Is there a substitute for "otherwise" that can be used preceding an adjective?

An otherwise excellent student, going through a personal crisis, can see his results deteriorate drastically.

Close ones are "under other circumstances" or "in other conditions" (Thesaurus), but I'm looking for something that can precede the adjective "excellent", and preferably one-word.

The reason is, these wordier options (that would go after "student") seem to give a more negative impact when describing the student. The one-word used before "excellent" seem to have less negative impact.

EDIT: I am looking for something short and straightforward that touches the point as used in the sentence without the dragging negativity implied in the wordier options. Not to mention one-word makes it sound smoother. @Vocoder's suggestion is an interesting option that uses a positive-sounding word that would fit the context.

I should also add that I wanted a different word to use because the sample sentence is not of my own words but I want to convey the same meaning.

If you can think of any other words, please do share!

Much appreciated!!

  • 4
    It's not clear what is wrong with 'otherwise' (which fits all your criteria perfectly).
    – Mitch
    Commented Aug 16, 2017 at 0:09
  • I do not doubt the use of othewise before excellent. I wanted a different word to use, since the sample sentence is not of my own words. And yes, I checked thesaurus which gave me those wordier options as the closest substitutes. You're right, I should have included in my post that I already checked it.
    – claymore
    Commented Aug 16, 2017 at 0:31
  • About "the sample sentence is not of my own words": answers posted here by others aren't your "own words" either.
    – Lawrence
    Commented Aug 16, 2017 at 6:40

2 Answers 2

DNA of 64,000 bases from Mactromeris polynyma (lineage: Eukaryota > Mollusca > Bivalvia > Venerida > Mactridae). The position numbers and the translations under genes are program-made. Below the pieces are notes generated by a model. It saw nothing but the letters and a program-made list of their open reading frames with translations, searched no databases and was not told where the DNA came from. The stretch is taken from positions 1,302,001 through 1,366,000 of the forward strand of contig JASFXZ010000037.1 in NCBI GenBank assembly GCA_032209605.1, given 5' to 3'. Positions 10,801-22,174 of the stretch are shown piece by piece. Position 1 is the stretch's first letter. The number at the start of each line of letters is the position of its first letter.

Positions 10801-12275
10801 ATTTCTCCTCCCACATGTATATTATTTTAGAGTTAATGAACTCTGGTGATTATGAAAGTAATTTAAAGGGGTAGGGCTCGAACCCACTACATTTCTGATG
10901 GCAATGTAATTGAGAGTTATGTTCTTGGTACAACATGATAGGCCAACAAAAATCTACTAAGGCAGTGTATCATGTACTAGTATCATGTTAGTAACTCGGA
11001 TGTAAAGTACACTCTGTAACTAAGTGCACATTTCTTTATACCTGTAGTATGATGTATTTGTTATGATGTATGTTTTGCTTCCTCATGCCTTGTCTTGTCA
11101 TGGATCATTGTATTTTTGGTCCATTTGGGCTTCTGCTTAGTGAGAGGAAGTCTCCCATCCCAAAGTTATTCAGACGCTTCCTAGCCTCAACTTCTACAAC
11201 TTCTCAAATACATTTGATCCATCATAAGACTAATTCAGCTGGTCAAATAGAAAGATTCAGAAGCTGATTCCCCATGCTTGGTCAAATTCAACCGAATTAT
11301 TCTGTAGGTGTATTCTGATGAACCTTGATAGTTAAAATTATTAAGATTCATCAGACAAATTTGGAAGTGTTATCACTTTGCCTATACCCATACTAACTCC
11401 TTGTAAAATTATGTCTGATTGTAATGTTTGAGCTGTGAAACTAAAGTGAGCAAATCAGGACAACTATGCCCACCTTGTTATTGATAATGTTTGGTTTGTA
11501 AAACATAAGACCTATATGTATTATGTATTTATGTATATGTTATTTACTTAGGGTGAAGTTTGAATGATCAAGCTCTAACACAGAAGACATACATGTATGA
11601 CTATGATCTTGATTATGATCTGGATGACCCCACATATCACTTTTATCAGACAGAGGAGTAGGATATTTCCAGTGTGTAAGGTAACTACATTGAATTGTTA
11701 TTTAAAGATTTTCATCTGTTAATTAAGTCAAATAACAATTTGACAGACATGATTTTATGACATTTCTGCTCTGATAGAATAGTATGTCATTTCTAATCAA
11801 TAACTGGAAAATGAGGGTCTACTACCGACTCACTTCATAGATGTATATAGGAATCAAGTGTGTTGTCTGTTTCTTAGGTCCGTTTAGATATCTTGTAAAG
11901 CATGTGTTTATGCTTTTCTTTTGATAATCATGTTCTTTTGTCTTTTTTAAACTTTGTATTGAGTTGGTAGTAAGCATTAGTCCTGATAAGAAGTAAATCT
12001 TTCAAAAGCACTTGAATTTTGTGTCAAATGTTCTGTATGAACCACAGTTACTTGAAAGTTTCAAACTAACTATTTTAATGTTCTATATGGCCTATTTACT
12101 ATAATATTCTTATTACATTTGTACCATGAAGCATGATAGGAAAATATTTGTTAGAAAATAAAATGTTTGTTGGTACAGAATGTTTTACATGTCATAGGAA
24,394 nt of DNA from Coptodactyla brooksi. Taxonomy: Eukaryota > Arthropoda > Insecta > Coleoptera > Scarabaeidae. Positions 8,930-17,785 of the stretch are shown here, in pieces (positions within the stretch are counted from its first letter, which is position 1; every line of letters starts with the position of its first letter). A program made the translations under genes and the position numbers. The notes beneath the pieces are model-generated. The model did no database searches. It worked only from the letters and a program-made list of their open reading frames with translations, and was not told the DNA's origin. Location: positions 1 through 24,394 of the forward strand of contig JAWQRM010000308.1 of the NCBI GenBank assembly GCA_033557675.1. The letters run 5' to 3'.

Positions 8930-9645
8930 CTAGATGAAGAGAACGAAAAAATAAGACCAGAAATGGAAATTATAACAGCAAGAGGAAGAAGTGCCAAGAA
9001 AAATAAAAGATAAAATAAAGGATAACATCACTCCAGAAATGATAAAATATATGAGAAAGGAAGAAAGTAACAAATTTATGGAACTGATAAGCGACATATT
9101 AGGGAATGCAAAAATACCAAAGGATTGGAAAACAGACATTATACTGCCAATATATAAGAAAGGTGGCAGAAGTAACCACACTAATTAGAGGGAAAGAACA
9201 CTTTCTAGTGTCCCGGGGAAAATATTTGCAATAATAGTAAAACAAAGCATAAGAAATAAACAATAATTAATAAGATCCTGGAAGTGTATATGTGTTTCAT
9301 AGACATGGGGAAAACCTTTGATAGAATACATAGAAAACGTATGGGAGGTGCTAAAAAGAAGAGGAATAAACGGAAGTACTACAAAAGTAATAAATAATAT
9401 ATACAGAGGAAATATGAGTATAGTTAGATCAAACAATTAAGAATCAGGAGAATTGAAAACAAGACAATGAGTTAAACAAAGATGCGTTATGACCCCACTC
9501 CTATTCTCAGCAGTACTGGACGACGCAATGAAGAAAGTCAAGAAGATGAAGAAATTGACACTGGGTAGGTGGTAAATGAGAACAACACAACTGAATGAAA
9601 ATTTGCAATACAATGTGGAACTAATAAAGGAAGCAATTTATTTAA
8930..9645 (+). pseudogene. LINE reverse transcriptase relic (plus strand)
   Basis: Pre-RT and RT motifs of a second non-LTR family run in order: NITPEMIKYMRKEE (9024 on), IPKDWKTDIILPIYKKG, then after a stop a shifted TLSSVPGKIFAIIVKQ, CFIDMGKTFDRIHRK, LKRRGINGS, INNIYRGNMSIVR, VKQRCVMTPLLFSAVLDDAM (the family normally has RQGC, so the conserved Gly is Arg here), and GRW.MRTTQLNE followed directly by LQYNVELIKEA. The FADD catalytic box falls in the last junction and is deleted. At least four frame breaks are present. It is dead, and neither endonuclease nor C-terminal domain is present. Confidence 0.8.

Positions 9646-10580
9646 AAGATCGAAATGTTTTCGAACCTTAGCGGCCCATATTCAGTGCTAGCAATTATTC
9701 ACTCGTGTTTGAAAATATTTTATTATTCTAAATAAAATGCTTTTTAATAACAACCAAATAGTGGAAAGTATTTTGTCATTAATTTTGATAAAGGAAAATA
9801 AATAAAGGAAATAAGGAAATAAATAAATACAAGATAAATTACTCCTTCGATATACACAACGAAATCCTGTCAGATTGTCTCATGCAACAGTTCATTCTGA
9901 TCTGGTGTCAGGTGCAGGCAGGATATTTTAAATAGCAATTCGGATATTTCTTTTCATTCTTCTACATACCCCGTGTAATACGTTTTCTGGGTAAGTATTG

I'm finding it difficult to come up with a direct substitute, because otherwise is very well suited to that sentence. I have some suggestions that I think are probably inferior, or convey a different meaning that may not be appropriate, but they may be helpful in some way.


  1. In most cases; usually.


most of the time; generally; usually:

to the usual extent; reasonably:

Both words convey a meaning of "almost always" rather than "under other circumstances", so it becomes a question of whether that additional meaning is reasonably implied. I think that within context, it is - you're defining the ordinary/typical state (excellence) and then describing a situation that is atypical/out-of-the-ordinary and the impact it has.

  • Using a more positive-sounding word than "otherwise" is a very interesting approach. It also gives the contrast of two different states that I'm looking for, without sounding too negative. Thanks for sharing!
    – claymore
    Commented Aug 16, 2017 at 0:46
  • 1
    Or the similar 'usually'.
    – Mitch
    Commented Aug 16, 2017 at 1:10

Circumstances aside, an excellent student...

  • We're looking for answers that give some detail. It would definitely help to explain why you think this would be a good phrasing, what connotations it has and so on. Commented Aug 16, 2017 at 20:03
  • Extenuating circumstances aside (dyslexia, English language learners, etc.), if job hopefuls can’t distinguish between “to” and “too,” their applications go into the bin. You could perhaps add this as an example from hbr.org/2012/07/i-wont-hire-people-who-use-poo
    – k1eran
    Commented Aug 17, 2017 at 1:15

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